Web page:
Thursday, February 2, 2017

Interpreting Apocalyptic Literature

I've grown to love the books published by Kregel Academic. When offered the chance to receive a review copy of Interpreting Apocalyptic Literature in their Handbooks for Old Testament Exegesis series, I couldn't say no. I'm just as interested in gaining a better understanding of the visions in Daniel or the book of Revelation.

The book is divided into six chapters along with an appendix on the possible antecedents to Jewish apocalyptic literature. The first chapter clarifies what is meant by the term "apocalyptic literature" and differentiates it from "apocalypse," "apocalypticism," and other terms. Chapter two discusses major themes in apocalyptic literature. The rest of the chapters walk readers through the process of interpreting apocalyptic texts and preaching or teaching them to others.

I found the chapter on major themes to be the most helpful because of the numerous examples and analyses of Old Testament passages and extra-biblical apocalyptic texts like the book of Enoch, the Apocalypse of Abraham, the Testament of Moses, and more. By seeing the similarities and understanding how to interpret extra-biblical texts, I gained insight into the mechanics of how apocalyptic texts work.

I'm glad apocalyptic literature is getting more attention from serious scholars and not just novelists with a wild imagination. Interpreting Apocalyptic Literature shows that these texts were part of a wider body of apocalyptic literature and that they carried an intelligible message for their original audiences. By studying these texts we can discover how they apply to us today, not to some future generation awaiting a literal fulfillment of all that these books describe in such graphic imagery.

Highly recommended.

Tuesday, January 31, 2017

Resumen de Rut (Reina-Valera 1602)

Uno de los tesoros que se puede encontrar en Google Books es un PDF de la Biblia Reina-Valera de 1602. Tiene muchas notas, incluso introducciones a cada libro y cada capítulo de la Biblia. Aquí hay las notas para el libro de Rut (ligeramente editadas):

Rut, moabita, por la memoria de su primer marido ya difunto, el cual se había casado con ella cuando, por la hambre, se había ido de Judea a tierra de Moab, y por el deseo que tenía del verdadero culto del Dios de Israel, se fue de Moab en compañía de su suegra a Judea donde, por derecho de parentesco se casa con Booz, del cual parió a Obed, abuelo de David, del cual, según la carne, Cristo descendió (Mateo 1). Es historia de poco más de diez años, que pasaron desde la salido de Noemí hasta su vuelta y casamiento de Rut con Booz.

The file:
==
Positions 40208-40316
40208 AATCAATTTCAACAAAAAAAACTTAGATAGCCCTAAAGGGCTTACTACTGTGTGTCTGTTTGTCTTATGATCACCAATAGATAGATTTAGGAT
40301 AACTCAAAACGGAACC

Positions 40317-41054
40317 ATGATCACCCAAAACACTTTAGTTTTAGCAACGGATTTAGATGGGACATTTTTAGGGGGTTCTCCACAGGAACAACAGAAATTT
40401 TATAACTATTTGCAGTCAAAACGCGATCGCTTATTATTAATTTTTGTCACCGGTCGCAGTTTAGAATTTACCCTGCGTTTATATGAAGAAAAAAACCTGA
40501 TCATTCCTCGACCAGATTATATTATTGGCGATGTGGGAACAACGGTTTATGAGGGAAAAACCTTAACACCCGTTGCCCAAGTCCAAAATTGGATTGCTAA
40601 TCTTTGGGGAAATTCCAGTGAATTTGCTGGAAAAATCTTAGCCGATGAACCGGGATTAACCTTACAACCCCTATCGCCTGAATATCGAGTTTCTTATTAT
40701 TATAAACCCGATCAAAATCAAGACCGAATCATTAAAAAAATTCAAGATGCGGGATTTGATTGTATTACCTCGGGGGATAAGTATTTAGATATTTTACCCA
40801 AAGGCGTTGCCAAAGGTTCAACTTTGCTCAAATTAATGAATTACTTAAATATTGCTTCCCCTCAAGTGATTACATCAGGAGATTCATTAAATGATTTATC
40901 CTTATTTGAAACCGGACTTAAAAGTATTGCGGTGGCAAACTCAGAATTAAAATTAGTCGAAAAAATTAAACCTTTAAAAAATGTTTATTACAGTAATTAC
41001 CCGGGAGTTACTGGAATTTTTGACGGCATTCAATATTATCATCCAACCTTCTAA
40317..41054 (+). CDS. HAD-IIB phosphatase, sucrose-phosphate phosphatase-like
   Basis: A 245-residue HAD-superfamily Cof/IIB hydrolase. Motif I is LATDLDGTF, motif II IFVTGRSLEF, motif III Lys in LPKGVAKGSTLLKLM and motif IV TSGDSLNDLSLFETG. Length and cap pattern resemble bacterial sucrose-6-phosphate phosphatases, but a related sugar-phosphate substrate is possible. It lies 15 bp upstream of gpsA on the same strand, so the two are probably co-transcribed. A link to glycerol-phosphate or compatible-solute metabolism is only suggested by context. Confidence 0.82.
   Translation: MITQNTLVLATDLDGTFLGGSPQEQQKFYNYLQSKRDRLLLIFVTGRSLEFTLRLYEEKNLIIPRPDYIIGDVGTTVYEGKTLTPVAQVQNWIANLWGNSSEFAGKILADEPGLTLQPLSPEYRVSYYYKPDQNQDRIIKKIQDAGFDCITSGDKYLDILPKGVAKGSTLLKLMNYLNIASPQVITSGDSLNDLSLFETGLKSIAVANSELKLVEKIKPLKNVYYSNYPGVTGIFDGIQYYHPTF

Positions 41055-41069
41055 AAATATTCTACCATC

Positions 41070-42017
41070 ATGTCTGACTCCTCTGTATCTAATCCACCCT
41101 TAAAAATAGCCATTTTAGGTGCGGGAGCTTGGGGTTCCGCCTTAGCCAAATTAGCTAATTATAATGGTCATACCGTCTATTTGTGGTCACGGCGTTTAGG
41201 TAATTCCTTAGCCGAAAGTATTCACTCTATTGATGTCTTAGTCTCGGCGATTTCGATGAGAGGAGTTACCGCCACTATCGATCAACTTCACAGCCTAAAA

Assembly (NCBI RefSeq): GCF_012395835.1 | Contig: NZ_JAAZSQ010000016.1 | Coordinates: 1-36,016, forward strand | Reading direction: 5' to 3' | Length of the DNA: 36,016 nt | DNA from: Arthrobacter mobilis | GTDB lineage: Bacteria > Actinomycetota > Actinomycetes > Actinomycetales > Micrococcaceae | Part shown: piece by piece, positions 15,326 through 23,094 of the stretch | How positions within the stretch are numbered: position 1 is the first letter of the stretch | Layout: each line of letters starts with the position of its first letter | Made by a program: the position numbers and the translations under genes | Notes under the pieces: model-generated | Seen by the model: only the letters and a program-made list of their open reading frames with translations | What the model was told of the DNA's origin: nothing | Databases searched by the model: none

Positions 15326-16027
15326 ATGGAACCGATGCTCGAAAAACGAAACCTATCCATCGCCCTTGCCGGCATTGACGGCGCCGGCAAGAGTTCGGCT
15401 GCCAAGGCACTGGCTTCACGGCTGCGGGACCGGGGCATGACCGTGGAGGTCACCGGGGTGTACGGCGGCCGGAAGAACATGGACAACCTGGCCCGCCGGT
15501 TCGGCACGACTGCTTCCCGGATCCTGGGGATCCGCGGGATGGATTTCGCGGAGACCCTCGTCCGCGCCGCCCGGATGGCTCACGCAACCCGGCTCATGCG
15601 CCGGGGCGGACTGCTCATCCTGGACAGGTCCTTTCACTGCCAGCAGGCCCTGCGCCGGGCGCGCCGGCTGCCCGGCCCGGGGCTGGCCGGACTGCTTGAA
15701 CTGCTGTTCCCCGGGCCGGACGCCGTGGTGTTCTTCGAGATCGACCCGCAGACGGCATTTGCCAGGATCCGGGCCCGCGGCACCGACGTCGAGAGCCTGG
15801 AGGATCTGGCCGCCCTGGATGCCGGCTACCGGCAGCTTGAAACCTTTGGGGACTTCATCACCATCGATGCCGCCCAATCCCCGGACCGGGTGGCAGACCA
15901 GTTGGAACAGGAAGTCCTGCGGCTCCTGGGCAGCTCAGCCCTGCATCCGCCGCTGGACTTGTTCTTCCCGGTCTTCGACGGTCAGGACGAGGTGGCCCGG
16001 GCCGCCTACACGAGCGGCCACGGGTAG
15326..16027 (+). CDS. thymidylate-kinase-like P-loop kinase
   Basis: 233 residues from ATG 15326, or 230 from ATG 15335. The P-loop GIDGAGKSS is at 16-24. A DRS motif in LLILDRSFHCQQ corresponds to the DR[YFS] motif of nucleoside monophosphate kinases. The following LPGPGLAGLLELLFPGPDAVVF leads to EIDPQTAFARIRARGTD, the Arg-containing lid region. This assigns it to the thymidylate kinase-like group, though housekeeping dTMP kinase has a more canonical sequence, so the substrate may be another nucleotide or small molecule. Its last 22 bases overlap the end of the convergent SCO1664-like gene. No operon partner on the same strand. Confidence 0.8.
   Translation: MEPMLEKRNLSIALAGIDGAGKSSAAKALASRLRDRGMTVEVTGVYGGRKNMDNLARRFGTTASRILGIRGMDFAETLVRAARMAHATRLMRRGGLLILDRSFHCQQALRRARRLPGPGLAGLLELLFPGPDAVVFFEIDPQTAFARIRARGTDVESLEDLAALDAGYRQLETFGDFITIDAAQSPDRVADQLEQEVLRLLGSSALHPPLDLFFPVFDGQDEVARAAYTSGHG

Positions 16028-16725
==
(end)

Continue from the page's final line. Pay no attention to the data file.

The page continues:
Capítulo 1. Noemí vuelve de Moab con su nuera Rut, muerto su marido e hijos, a Belén, de donde se había ido a causa de la hambre.

Capítulo 2. Rut va a espigar a la segada de Booz, pariente de Noemí, el cual le hace buen tratamiento.

Capítulo 3. Rut, instruida de Noemí su suegra, trata de casamiento con Booz y él lo admite.

Capítulo 4. Booz, escusados el más propinquo, toma por mujer a Rut conforme al derecho de la Ley, de la cual le nace Obed, abuelo de David, con el cual se continua la genealogía del Mesías desde Fares hijo de Judá.

Sunday, January 29, 2017

Balanced Preaching

We tend to like the idea of balance. Eat a balanced breakfast. Maintain a healthy work/life balance. Balance your checkbook. Balance your budget. Maintain a balance of power in the Middle East. Balance is desirable.

As preachers, we ought to recognize the power of our words and exercise extra caution in how we use them, since "we who teach will be judged with greater strictness," and "if anyone does not stumble in what he says, he is a perfect man." We don't want people to misconstrue what we're teaching and pursue unwise or unbiblical paths because we failed to narrow the scope of application, so we try to give examples or warnings to balance out what we're saying. How many times have you or someone you've learned under said something like this:
"Now, this passage doesn't teach that we should all sell everything we own..." 
"When James says 'faith without works is dead,' we need to remember what Paul wrote in Romans..." 
"Please don't go up to your boss and quit your job tomorrow..." 
"You better not get in an argument with your spouse on the way home today because 'Pastor said that you have to...'" 
"I'm not telling you to..."
Part of faithfully handling the word of truth is ensuring that we clarify to our listeners what we mean. Providing counterpoints or putting limits on the scope of application to balance our message is not a sign of poor speaking skills because the Bible offers us many examples of this same practice. Consider:
"Do not think that I have come to abolish the Law or the Prophets; I have not come to abolish them but to fulfill them." Jesus, Matthew 5:17 
"I wrote to you in my letter not to associate with sexually immoral people—not at all meaning the sexually immoral of this world, or the greedy and swindlers, or idolaters, since then you would need to go out of the world." Paul, 1 Corinthians 5:9-10

"I write to you, not because you do not know the truth, but because you know it, and because no lie is of the truth." John, 1 John 2:21.
As good as the practice of balance is in our preaching, we must not always be balanced. Yes, I'm saying we need balance in our use of balance. Here's what I mean. Sometimes a passage is intentionally extreme in order to confound, amaze, and make an emphatic point. Consider Matthew 5:29,
If your right eye causes you to sin, tear it out and throw it away. For it is better that you lose one of your members than that your whole body be thrown into hell.
If you check the rest of the context, you won't find Jesus balancing this statement. He doesn't say, "Now, I don't mean that you should literally gouge out your eyes..." He doesn't say, "I'm not telling you to gouge out your spouse's eye because you know it's been leading them to sin..." Why not? For one, he can reasonably assume no one is going to actually gouge out their or someone else's eyes. Secondly, it would so "balance" his statement as to negate its power.